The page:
The Lunchbox is a treat. We tell you why this deliciously different movie is a masterpiece.
I always judge a movie’s blockbuster status by my mother’s reaction. So when she walked over to me and said, ‘That Irrfan Khan movie is excellent!’ I sent The Lunchbox into the Rs 100 crore club. My mother doesn’t watch many movies, but when she does, it’s something like this poignant tale of food, love, everyday matters and a bond so unique that it has no name. Why is this movie a masterpiece, you ask? Allow us to break it down for you:
The Irrfan-Nawaz deadly combo:
When the credits read Irrfan Khan and Nawazzuddin Siddiqui, you know that you’re in for a treat. Their chemistry and crackling banter is such a paisa vasool that you don’t regret spending a bomb on the ticket. While Irrfan’s character is reserved, Nawaz’s role demands that he is hyper all the time. The two have very few scenes together, yet leave a huge impact on you. It’s a known fact that these two are chameleons, but in this flick you don’t think of them as Irrfan and Nawaz; but as Saajan and Sheikh, respectively. We hope more directors cast these two together.
Mumbai meri jaan:
Whether you’re from this mayanagri or have heard about it, the movie will make you fall in love with Mumbai. The hustle-bustle of the Dabbawalahs, the dhakka-mukki of the local trains, the nitty-gritty of the middle-class and so on, everything is so beautifully captured! You would be forgiven if you thought of Deshpande aunty (the voice character) as your own neighbor. We are sure many women would be able to relate to Ila (Nimrit Kumar) as well as Irrfan and Nawaz. Dear casting director, take a bow!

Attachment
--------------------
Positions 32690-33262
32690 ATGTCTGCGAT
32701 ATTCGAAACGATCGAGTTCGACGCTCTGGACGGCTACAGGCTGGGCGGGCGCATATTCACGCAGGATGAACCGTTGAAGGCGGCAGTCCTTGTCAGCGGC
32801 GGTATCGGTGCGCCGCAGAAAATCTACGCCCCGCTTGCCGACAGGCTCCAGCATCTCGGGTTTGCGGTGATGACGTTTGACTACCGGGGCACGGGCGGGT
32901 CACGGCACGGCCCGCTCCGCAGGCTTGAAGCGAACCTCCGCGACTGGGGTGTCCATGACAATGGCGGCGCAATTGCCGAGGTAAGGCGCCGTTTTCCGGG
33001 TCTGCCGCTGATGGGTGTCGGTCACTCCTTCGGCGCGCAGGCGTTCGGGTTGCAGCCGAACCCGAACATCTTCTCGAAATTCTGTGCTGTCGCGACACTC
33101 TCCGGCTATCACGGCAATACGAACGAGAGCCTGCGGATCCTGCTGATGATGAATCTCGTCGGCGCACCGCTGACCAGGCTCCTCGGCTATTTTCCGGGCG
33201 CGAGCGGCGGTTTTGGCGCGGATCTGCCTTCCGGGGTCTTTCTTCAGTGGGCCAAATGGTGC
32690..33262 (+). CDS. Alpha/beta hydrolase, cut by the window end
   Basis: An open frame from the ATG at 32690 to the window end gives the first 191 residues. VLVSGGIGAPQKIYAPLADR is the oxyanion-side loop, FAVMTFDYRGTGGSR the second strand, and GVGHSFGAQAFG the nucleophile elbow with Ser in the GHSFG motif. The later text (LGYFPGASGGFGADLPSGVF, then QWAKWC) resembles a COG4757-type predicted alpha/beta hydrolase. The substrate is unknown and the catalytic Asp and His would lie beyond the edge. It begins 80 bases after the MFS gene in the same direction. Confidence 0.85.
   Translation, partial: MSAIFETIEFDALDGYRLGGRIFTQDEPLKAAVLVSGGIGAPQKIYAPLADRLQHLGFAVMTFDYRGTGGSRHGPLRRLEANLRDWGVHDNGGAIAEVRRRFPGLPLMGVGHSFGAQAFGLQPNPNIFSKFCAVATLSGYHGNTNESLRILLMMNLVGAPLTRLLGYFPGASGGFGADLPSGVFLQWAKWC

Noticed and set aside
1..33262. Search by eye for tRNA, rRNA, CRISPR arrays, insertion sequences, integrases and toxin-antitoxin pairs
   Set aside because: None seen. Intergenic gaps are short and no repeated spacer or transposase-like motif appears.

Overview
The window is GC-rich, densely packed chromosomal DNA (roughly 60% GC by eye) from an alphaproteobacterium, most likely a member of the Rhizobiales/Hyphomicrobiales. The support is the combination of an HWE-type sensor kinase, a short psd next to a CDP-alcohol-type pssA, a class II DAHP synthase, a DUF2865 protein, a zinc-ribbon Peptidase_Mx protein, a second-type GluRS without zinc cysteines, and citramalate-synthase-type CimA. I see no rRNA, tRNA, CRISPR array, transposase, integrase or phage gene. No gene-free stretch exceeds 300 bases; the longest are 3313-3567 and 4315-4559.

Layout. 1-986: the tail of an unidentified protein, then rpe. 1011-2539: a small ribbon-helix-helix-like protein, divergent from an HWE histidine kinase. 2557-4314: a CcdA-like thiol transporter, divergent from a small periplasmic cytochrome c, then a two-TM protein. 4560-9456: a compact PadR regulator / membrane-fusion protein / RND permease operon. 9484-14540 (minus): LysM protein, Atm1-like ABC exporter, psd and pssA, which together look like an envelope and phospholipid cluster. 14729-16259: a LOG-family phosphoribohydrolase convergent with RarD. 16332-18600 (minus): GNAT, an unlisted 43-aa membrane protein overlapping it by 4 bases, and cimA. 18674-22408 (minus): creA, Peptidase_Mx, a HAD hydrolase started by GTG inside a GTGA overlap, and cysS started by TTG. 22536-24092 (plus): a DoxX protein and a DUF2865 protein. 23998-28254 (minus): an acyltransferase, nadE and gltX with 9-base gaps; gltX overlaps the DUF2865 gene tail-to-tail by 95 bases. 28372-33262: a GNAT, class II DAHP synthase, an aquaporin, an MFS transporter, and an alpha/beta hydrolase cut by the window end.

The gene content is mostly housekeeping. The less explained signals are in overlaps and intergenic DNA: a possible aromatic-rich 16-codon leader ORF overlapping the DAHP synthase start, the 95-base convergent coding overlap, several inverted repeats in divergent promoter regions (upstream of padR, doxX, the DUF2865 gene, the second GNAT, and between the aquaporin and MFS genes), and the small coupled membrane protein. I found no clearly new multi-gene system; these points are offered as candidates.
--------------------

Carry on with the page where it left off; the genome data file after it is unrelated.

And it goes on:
In an era where item songs are woven into the plot to make the movie tick, The Lunchbox is deliciously different. It has no frills whatsoever. There are no songs, dances or item numbers. The momentum of the movie never sways, thanks to a zero-fluff writing. The only ‘song’ is the everyday number sung by the Dabbawalahs in the train while making their regular rounds. It’s beautiful, apt and not distracting at all.
Everybody is a sucker for a feel good movie that tells you not everything is lost. When a woman in a loveless marriage feels that her world is falling apart, she starts exchanging notes with a stranger who helps her live and enjoy every moment. What a touching tale! The letters are also beautifully written, with Irrfan’s in ‘Bandra-esque’ English, while Nimrit Kaur’s in chaste Hindi. Brilliant touch.
Open-ended climaxes stay with you long after the credits have rolled. Because they make you ponder. With an end that could have multiple meanings, director Ritesh Batra leaves it up to you to decide about the outcome of this love story. Do the two lonely souls end up together? That’s for you to find out and conclude. What we can do tell you is that any other climax would have ruined this Oscar-potential movie.